While lawfare in United States courts, to set Islamic
terrorists free, has been cutoff due to
the Military Commissions Act, the
lawfare threat has not ended. Now, the threat comes from ostensible
allies in Western Europe, like Italy and Germany, and this may be tougher to
deal with. Already, one lawsuit, targeting then-Defense Secretary Donald
Rumsfeld, Attorney General Alberto Gonzales, and former CIA Director George
Tenet, is aimed at getting the German government to investigate alleged war
crimes that have, to date, been shown to have little basis in reality.
Many of these claims have centered around Guantanamo Bay, where the United
States has been keeping a number of dangerous terrorists on ice. However, a new
trend has emerged. Germany is charging 13 CIA operatives in connection with the
capture of one suspected terrorist. Italy has charged 26 with the capture of
another suspected terrorist. Again, the Center for Constitutional Rights (CCR)
in involved with these efforts.
In essence, the CCR is trying to protect terrorists from the United States
military. For an example of who they are protecting, one of their clients,
Mohammed al Khatani, is worth a closer look. Khatani is believed to have been
slated to be the 20th hijacker on 9/11. Information he gave up provided leads
that enabled the break-up of terrorist cells before they could carry out
Khatani's interrogation diary was leaked to Time Magazine in 2005. The
methods used during the detainee's interrogations were portrayed as routine.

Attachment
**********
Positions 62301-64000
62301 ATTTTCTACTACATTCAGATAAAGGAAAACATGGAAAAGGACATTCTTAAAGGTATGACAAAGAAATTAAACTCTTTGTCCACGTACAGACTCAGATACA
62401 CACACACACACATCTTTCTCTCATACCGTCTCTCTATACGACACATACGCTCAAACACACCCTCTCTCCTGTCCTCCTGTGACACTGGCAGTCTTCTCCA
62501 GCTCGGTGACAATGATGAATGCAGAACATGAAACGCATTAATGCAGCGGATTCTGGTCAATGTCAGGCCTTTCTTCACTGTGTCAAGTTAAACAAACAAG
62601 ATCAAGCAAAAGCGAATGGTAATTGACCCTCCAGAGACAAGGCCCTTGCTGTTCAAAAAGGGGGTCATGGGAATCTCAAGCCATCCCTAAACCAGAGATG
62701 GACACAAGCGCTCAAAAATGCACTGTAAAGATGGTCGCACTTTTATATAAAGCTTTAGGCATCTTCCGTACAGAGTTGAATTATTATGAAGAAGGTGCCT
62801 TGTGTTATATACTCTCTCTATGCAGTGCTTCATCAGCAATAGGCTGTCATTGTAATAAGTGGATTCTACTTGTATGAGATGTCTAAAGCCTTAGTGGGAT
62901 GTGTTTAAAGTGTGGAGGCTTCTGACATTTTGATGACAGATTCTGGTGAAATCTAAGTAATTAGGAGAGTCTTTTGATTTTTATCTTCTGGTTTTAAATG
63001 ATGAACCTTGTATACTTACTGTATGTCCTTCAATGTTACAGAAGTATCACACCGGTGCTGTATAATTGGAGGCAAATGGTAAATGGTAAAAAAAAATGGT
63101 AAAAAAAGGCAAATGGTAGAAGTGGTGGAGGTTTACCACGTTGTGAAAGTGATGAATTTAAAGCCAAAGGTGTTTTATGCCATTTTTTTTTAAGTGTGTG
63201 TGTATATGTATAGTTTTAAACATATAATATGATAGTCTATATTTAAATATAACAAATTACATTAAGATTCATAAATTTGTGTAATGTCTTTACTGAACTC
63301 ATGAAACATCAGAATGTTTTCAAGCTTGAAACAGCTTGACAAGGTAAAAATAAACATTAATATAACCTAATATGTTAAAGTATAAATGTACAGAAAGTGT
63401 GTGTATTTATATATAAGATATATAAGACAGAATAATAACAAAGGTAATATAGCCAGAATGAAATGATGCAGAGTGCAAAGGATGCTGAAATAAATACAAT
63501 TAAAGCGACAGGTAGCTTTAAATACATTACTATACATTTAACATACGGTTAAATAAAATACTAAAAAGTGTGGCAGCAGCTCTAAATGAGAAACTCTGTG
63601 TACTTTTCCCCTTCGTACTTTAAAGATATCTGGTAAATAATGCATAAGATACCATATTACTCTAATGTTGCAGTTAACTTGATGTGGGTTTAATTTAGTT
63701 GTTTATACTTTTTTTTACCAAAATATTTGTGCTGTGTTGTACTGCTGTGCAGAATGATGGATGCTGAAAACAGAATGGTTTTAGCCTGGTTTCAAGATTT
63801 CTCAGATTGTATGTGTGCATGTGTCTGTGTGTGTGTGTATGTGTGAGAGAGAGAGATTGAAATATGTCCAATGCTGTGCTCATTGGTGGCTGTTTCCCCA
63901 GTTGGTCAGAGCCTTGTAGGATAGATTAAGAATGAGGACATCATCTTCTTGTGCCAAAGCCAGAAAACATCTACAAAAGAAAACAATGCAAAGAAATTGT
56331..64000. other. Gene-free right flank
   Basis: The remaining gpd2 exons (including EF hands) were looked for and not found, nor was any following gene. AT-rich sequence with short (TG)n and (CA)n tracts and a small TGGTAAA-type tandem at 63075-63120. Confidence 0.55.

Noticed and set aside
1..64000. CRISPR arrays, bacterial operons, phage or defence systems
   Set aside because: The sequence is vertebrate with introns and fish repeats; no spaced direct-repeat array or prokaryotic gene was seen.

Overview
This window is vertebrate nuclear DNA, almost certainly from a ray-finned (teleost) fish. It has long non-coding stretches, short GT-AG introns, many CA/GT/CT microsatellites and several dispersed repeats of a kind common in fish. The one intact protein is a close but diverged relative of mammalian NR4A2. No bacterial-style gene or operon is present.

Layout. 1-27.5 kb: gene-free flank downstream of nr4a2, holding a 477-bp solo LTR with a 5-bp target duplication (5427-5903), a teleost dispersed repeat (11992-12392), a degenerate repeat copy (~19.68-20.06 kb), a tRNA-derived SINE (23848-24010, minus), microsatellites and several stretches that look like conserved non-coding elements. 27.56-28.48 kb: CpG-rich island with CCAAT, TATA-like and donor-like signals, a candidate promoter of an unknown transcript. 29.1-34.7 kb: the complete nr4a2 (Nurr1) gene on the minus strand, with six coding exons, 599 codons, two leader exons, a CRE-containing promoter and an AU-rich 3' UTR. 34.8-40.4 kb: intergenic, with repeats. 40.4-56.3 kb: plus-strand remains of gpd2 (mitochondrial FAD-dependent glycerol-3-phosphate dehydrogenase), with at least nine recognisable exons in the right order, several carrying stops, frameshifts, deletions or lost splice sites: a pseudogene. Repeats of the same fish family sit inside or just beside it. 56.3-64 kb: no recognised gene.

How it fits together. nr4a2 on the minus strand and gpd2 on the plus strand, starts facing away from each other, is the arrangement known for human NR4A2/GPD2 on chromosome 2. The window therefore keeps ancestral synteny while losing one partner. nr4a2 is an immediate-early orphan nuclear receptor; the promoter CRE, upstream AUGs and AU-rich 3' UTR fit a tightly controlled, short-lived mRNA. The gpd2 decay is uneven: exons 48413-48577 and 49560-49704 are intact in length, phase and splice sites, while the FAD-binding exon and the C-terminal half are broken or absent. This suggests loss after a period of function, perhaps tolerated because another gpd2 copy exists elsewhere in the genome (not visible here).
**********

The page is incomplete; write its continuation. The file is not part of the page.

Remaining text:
They were not - the techniques had been authorized as part of a special
protocol. Naturally, human rights groups have been complaining about this, and
their concerns are amplified by sympathetic news reports. Having lost in the
legislative arena, they now have turned to foreign courts.
Another detainee of note was an Iraqi who was captured in Pakistan in 2002.
This was an a-Qaeda operative, who, according to an evidence summary released
after a Freedom of Information Act request, was supposed to work with an Iraqi
intelligence officer in carrying out a chemical mortar attack on the U.S. and
British embassies in Pakistan in August 1998. These are the kind of people who
the Center for Constitutional Rights has chosen to defend. They also ignore the
necessity of protecting methods of gathering intelligence and sources of
As for the guards at Guantanamo Bay, who suffered over 400 assaults in 2006,
they are out of luck. The same goes for any civilians who might be killed or
maimed in a terrorist attack should these terrorists be released. In the eyes
of human rights groups, the terrorists are apparently worth protecting, while
those trying to stop their attacks, which kill and maim innocent civilians, are
war criminals. While the mainstream media seems content to parrot human rights
groups, nobody seems to be willing to speak up for those who would be harmed by
the terrorists if they got the chance. - Harold C. Hutchison